Kubo, Junichiro (2007) Methods of remedial treatment for carbonation-induced corrosion of reinforced concrete. PhD thesis, University of Leeds.
The importance of carbonation-induced corrosion has grown in recent years owing to the increasing age of reinforced concrete structures. Among the various remedial treatments for the alleviation of the deterioration process, applications of corrosion inhibitors and surface coatings are highlighted in this thesis owing to their ease of practical application to such structures as railway viaducts. The factors that may enhance the effectiveness of the above two methods in terms of retardation of embedded steel corrosion have investigated as follows: (1) Electrochemical injection of corrosion inhibitors into concrete and (2) Fatigue resistance of surface coatings.
(1) After the concentration threshold of electrolytes of three organic base corrosion inhibitors, namely ethanolamine, guanidine, and arginine, required for steel passivation had been investigated by steel immersion tests, the inhibitors were injected into fully/partially carbonated cement-based materials from external electrolytes under the influence of an electrical field. The penetrations of the three inhibitors into the embedded steel cathode were satisfactory in terms of steel inhibition. The field-induced penetration was markedly affected by the pK. values of the inhibitors and the pore solution pH. When the electrochemical treatment was applied to partially carbonated cementitious materials, adequate accumulation of the inhibitors was also attained at the cathode for steel passivation; however, the migration of cationic inhibitors was found to be discouraged in the carbonated region by the lowered current densities effectively applied to this region owing to its large resistivity. Mathematical modelling was performed for simulation of the proposed electrochemical inhibitor injection. A model based on the Nernst-Planck equation, taking account of dissociation equilibria and solubility products of the relevant species, and activity coefficient of molecules, yielded a reasonable agreement with the experimental data. In the application of this model to the 2-D cases, representing the domain with a resistor network that could simulate the current distribution within the material resulted in good prediction of concentrations of the species observed in the experiments. The long-term effectiveness of the electrochemical inhibitor injection was monitored for a reasonably long period, whilst the treated concrete specimens were exposed to cyclic wet/dry conditions. As a result, the injected corrosion inhibitors were found to be effective in promoting steel passivation, and ethanolamine showed the best performance with the smallest steel corrosion rates observed during the experiment.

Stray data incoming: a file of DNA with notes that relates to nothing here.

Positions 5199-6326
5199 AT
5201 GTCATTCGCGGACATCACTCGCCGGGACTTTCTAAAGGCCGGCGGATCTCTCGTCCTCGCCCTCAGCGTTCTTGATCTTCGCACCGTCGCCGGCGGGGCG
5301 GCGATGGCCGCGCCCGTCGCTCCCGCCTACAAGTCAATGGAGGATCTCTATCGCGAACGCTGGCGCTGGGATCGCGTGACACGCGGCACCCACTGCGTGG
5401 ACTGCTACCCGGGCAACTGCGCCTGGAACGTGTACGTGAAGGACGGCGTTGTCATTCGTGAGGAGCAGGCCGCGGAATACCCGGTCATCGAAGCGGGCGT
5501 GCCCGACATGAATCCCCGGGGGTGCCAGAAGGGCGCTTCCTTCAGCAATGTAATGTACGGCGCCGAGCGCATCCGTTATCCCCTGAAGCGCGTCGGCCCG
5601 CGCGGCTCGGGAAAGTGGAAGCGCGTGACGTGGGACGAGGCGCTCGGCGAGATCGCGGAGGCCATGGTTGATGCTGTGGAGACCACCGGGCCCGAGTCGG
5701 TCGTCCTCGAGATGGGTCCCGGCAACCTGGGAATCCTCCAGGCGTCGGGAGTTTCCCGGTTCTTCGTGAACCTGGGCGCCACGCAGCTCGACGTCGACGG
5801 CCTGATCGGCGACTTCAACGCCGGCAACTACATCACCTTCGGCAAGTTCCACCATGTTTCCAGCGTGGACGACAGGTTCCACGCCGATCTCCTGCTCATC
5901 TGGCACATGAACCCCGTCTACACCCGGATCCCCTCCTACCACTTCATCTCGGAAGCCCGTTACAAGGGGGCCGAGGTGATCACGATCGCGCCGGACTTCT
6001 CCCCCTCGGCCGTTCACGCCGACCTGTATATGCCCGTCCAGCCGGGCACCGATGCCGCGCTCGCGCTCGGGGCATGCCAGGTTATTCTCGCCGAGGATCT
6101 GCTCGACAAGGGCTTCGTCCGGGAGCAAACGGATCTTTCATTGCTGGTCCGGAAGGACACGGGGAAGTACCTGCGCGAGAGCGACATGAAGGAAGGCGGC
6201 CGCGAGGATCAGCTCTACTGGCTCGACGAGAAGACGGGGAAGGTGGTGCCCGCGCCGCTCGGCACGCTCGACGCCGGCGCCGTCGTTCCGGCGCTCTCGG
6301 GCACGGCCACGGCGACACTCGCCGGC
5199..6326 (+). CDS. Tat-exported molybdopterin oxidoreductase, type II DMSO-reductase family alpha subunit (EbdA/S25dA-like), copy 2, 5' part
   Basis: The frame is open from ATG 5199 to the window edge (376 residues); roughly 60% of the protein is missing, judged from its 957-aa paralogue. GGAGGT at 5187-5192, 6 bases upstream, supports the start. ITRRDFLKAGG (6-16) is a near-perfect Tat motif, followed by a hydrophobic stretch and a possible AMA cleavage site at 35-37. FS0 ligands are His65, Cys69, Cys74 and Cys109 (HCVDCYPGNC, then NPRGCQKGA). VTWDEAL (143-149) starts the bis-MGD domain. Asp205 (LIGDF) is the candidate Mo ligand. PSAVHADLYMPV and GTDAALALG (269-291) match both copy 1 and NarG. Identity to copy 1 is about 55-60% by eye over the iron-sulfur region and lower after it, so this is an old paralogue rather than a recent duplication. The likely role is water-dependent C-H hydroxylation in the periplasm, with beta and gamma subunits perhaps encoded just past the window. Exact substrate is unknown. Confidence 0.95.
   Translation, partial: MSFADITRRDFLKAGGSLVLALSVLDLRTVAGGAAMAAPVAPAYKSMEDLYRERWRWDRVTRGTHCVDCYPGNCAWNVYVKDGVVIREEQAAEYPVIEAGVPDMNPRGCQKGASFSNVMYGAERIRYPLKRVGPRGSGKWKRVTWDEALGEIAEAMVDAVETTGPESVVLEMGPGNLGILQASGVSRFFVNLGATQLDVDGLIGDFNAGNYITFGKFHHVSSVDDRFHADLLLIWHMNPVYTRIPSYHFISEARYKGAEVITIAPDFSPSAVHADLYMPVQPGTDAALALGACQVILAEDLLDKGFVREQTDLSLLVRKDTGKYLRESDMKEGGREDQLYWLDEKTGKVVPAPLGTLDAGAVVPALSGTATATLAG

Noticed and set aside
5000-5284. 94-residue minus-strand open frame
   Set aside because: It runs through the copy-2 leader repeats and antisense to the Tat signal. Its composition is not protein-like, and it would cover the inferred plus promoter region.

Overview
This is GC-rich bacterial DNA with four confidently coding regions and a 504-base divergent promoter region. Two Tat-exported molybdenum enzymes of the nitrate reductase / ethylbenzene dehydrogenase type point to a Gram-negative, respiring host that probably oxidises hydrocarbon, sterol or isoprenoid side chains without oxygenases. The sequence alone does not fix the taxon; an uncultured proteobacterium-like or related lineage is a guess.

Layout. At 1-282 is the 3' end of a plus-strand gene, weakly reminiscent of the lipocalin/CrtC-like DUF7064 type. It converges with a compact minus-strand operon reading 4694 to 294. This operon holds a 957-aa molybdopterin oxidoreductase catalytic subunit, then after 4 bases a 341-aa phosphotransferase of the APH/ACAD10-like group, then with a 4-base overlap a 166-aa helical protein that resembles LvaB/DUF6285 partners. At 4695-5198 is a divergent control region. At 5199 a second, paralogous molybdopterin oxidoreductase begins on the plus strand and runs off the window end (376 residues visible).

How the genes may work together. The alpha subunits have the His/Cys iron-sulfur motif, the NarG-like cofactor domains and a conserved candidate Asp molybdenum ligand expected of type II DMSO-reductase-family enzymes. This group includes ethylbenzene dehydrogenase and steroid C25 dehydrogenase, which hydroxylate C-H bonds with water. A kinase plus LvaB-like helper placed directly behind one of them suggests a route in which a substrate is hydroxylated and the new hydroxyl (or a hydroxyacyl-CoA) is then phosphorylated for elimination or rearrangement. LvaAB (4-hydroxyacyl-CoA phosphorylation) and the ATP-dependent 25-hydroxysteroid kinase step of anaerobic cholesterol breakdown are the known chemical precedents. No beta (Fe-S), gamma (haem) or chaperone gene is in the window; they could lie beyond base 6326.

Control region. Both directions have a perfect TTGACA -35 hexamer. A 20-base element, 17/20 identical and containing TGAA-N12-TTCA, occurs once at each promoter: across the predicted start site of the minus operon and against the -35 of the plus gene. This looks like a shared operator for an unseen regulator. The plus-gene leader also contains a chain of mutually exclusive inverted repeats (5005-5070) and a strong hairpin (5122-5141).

(2) For the investigation of properties of surface coatings affecting their long-term fatigue resistance, fatigue tests with a total of 18 million cycles were carried out under varied temperatures for several coatings bridging a substrate crack whose properties( width and dynamic amplitude) were determined by on-site survey methods. It was found that the thickness and the composition are two important properties of surface coatings that significantly influenced their long-term durability when they were exposed to varied environmental temperatures.
|Item Type:||Thesis (PhD)|
|Department:||The University of Leeds > Faculty of Engineering (Leeds) > School of Civil Engineering (Leeds)|
|Identification Number/EthosID (e.g. uk.bl.ethos.123456):||uk.bl.ethos.439579|
|Deposited By:||Ethos Import|
|Deposited On:||15 Jan 2010 15:39|
|Last Modified:||15 Jan 2010 15:39|
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